Interview: V/H/S/2 Cinematographer Abdul Dermawan Habir Talks SAFE HAVEN

With the release of  V/H/S/2 on VOD, I believe the film has gained the broader audience it deserves, and most who have already watched it will agree that Safe Haven, directed by Gareth Evans and Timo Tjahjanto, is the best segment, if not the only reason to watch V/H/S/2.

I'm here in Indonesia and got the chance to sit down and talk a little bit about Safe Haven with its Director of Photography, Abdul Dermawan Habir, who goes by the nickname Gerry.


TWITCH: So tell us how it feels working with directors Gareth Evans and Timo Tjahjanto?

It's kinda hard to believe, cause the opportunity just came. Originally it was supposed to be Gunnar Nimpuno (DP of the Mo Brothers' upcoming Killers), but I don't know, it's a small budget and they wanted to try different approach I think, so Kimo (the producer) approached me to do the camerawork. At first I felt a little nervous you know, it's Gareth and Timo! But they're really supportive and know what they're doing. It turned out to be an exciting experience.

What was your cinematographic approach to SAFE HAVEN?

You know, it's a found footage film, I don't really watch a lot of found footage films, mostly just common Hollywood kind of stuff, like Cloverfield and Paranormal Activity, but my main reference for this film was REC. It's a combination of all that, to tell you the truth, with me as a newcomer. Gareth and Timo are more experienced and well known, so I just picked up the camera and framed it (laughs).

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What was the biggest challenge in shooting SAFE HAVEN? I notice in some parts maybe you got blood splatter all over you.

I guess first was how to make the camera rig. I made it from scratch with acrylic, because we didn't have enough budget to use a proper rig, but then again you have to run along and bump into many things, so it cannot be a professional one. I had to figure out how to make a rig, not too big but can support the DSLR camera, and how it can be fixed to my body. Then I had to fix it to the actors. All the cast have different postures and I had to make it for each of them but it cost a lot, so in the end it was just me who wore the camera and did all the camerawork, that's one part. Then the running, tripping, and like you said with all the blood and stuff like that.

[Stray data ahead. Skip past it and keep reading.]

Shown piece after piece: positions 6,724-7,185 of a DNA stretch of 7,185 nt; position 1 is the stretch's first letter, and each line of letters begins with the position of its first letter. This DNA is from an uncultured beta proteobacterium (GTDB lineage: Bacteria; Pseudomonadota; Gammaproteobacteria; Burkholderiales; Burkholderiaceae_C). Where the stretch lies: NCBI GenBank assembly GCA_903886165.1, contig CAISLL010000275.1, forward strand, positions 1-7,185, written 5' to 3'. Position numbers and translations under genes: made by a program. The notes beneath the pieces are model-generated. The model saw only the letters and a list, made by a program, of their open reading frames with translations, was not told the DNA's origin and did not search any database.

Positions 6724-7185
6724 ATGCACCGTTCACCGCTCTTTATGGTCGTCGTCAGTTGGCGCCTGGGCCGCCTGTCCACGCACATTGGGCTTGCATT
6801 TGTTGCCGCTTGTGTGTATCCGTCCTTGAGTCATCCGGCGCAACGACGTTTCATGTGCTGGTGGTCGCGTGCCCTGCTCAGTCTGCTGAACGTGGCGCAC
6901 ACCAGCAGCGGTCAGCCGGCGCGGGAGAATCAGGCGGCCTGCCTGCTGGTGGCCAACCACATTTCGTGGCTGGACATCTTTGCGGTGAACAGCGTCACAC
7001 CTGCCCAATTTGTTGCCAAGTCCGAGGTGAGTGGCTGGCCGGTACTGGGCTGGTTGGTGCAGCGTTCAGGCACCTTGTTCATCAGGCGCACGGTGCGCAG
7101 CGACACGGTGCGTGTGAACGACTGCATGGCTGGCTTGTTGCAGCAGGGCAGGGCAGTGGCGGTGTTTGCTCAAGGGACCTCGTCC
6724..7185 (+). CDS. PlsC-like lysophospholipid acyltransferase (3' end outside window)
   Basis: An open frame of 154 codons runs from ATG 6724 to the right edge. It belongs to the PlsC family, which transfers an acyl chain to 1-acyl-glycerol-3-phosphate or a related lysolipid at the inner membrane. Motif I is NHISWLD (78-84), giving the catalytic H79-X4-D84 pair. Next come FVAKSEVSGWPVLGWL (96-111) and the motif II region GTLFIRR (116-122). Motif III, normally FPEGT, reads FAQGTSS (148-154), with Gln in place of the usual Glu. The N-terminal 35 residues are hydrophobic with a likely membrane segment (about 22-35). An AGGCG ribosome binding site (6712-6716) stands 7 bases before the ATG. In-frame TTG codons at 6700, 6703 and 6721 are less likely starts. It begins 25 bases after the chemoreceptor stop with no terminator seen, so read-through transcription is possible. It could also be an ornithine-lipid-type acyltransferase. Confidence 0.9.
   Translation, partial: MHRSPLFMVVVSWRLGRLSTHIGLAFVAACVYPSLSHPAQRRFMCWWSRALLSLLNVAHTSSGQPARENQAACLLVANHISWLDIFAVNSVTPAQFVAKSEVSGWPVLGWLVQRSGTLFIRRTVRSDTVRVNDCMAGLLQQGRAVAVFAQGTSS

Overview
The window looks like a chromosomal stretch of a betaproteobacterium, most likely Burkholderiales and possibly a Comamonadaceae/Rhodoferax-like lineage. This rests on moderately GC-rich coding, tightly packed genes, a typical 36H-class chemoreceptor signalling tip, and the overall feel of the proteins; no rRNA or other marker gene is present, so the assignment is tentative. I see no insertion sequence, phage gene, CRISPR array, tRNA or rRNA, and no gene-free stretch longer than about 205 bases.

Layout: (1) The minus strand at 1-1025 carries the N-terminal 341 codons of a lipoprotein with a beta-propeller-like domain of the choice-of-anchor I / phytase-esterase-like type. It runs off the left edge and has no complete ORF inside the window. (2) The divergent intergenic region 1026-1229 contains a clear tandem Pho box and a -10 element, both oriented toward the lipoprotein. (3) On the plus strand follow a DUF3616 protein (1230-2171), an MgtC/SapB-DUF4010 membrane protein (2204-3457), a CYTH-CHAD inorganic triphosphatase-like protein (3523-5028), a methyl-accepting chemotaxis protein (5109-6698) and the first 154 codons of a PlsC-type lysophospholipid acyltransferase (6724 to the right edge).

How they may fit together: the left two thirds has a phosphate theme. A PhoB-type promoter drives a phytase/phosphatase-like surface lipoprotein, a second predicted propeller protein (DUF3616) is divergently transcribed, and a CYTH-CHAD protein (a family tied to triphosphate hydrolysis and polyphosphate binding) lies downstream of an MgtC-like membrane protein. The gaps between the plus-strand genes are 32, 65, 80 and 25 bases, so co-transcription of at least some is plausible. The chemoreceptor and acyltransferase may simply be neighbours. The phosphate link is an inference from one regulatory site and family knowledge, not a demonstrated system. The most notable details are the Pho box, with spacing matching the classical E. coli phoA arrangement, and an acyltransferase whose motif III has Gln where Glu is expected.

So it really was a bloodbath? 

Yeah I got a bloodbath, but yeah it's been fun, plus I had to wear Fachry's (who plays Adam) costume in an abandoned building with no air con. I had to run and I sweat a lot, so I kinda lose weight (laughs).

What a great way to lose weight! Besides shooting the film, you also had to act as well, since you were shooting the character POVs, right?

Yes, I haven't watched it but that's my hand in the shot.

Right now found footage camerawork has become part of our cinema, do you like this approach to cinematography?

Yeah, it's a new experience and I learn a lot. With this kind of camerawork it's hard to frame the shot while you're moving constantly, well it's attached to your body. It's not in your hand but on your chest! (laughs) but I guess there's a bit of truth, like in a documentary.

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I know you haven't watched it yet, but if you remember, what was the most memorable scene for you?

I guess it's the one with all the zombies, where I have to run towards them, because to think about it, it's kinda impossible, you wouldn't do something like that if you're in that position. Plus the room is full of blood so it's kinda slippery. I slipped, I had to kick some of the cast, but since it's fake blood the room smelled like chocolate.

How did you feel facing all the zombies in full make up? Afraid maybe?

Because, you know, it's not real, I'm not really afraid, the thing I was most afraid of breaking the camera and lenses, so I learnt how to fall properly (laughs).

What would you say to those who have seen SAFE HAVEN?

Well thank you, I guess, for watching. I'd love to work on this kind of genre film again, especially in Indonesia we don't really have many of these genre films. I know you should know your limits when you make a film, but don't be afraid, just explore, this kind of opportunity doesn't come around often so just go for it.

I would love to see more of this genre in Indonesia too.

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